Posted By Deborah Goonan
In the state of New Jersey, a Supreme Court judge recently ruled that a resident can sue an Association that failed to clear ice and snow from a sidewalk owned by the Association. That reversed rulings in both trial and appellate courts, where judges had previously ruled that the Condo Association, Villas at Cranberry Brook, would be immune to liability for injuries sustained by a resident. The new ruling is consistent with laws in most states, where private owners are responsible for keeping sidewalks in front of their homes clear of ice, snow, and wet leaves.
The link to the news release, and the following commentary was forwarded to me by George K. Staropoli, long time homeowner advocate from Arizona. Mr. Staropoli is not an attorney, but has authored several educational publications focusing on Constitutional issues in homeowners associations:
First, this is a product liability suit without Community Associations Institute (CAI) lawyers defending the HOA.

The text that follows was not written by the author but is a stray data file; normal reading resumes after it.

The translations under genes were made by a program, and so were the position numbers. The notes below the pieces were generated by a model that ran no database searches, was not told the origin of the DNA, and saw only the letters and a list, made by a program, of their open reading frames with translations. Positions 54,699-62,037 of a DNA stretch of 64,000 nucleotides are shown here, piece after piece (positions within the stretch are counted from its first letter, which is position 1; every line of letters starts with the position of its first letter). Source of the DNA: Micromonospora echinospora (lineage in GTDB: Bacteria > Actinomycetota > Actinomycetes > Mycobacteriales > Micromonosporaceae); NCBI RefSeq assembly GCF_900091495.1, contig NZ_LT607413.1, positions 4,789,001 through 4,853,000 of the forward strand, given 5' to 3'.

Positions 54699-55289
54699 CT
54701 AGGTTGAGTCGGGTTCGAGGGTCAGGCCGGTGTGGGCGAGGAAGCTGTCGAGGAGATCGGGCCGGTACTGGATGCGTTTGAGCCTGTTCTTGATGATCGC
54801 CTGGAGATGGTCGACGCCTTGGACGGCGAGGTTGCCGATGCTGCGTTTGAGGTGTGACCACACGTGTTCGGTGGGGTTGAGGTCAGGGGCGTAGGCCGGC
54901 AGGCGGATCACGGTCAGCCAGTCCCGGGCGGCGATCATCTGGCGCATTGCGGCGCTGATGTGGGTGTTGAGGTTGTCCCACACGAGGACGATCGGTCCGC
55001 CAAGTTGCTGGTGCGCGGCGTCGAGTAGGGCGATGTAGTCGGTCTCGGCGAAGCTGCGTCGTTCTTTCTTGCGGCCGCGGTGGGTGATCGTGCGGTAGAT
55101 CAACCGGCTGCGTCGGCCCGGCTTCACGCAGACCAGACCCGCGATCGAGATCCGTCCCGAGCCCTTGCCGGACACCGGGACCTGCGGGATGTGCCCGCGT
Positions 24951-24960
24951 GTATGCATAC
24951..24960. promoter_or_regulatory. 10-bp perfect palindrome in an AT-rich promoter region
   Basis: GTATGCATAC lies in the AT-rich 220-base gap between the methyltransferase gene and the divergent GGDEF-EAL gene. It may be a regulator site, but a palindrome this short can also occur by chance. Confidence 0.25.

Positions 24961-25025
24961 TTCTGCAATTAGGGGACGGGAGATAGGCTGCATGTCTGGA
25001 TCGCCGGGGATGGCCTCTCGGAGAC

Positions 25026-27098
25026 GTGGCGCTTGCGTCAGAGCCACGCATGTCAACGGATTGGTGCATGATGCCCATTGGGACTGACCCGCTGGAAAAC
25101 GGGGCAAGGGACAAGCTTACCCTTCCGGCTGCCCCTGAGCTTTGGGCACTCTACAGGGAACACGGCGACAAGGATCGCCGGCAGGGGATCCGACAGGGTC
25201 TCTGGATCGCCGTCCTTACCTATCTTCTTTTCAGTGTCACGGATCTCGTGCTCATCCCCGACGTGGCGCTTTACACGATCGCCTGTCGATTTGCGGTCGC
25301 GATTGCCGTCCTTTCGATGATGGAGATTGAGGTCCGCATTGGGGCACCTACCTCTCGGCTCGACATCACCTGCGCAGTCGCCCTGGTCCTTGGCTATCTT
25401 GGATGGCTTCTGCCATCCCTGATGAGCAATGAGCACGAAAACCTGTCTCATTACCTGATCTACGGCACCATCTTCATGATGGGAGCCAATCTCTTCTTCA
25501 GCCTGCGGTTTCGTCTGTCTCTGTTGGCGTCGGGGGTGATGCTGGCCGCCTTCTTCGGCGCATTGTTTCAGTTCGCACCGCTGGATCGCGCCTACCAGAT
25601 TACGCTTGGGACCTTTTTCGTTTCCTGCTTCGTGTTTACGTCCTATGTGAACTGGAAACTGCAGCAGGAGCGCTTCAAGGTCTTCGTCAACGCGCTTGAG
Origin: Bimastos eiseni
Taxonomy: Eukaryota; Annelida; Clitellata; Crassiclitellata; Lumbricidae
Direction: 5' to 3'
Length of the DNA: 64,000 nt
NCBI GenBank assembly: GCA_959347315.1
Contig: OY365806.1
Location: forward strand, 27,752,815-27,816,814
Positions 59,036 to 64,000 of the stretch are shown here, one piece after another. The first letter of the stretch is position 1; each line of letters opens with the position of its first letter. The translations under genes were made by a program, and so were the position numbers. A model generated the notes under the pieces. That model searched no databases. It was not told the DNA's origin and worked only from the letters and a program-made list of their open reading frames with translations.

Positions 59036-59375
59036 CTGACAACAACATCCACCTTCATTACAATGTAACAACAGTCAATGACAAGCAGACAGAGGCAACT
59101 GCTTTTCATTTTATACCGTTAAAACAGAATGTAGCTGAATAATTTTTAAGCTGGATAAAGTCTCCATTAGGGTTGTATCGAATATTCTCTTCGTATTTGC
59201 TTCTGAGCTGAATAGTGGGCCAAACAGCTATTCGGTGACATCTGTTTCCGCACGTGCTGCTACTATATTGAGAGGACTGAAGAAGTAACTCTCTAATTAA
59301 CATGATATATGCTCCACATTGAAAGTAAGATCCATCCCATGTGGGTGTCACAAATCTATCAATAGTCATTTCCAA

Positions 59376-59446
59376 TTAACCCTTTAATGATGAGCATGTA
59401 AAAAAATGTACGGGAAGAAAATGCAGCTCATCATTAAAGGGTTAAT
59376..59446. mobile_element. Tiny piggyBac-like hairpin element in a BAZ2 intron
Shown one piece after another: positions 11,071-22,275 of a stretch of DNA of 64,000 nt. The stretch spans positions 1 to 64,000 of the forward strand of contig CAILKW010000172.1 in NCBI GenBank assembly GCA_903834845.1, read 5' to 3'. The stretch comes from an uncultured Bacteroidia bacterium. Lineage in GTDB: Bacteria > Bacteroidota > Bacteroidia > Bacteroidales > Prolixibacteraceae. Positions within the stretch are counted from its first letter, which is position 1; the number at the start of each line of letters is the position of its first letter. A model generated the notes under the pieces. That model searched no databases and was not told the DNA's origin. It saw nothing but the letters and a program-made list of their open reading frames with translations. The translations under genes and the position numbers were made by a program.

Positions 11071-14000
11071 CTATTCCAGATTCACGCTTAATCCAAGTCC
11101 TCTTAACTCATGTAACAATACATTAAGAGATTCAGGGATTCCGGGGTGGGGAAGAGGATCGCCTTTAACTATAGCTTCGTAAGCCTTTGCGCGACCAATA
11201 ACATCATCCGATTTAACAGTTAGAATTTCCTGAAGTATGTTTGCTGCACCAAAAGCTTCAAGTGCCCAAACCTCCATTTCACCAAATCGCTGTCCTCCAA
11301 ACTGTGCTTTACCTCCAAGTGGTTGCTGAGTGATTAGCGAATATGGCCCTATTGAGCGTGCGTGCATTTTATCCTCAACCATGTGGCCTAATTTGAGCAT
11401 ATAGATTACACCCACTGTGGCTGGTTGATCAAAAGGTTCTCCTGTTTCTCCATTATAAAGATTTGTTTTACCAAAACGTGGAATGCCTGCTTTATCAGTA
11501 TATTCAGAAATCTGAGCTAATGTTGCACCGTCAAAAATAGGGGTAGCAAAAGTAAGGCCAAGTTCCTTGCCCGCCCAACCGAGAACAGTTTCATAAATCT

Second, the sound decision by the NJ Supreme Court was that, because the common elements are owned by the HOA, and the Association is responsible for their maintenance, that creates liability. NJ law, and probably other states, distinguishes from purely residential private sidewalks and public sidewalks from commercial sidewalks, which includes HOAs. Its reasoning was, in part, that public policy governs: “We determined that imposing a duty on commercial property owners to take reasonable measures to maintain a public sidewalk for the safety of pedestrians was consonant with public policy and notions of fairness.”
The Court rejected the HOA’s defense that … homeowners will be sued and destroy the HOA, so give us a free ride. Rejecting the HOA’s defense, the Court held,
“We reject defendants’ contention that immunity should apply because permitting lawsuits to be filed against the Association for not maintaining its private sidewalks will potentially expose unit owners — despite insurance coverage — to losing their homes. . . . Moreover, taking defendants’ argument to its logical endpoint would lead to the abrogation of premises-liability law in its entirety. The point of premises liability, in part, is to encourage property owners to exercise a reasonable degree of care in maintaining their property. That, in turn, will reduce the number of avoidable accidents.”
Link to news release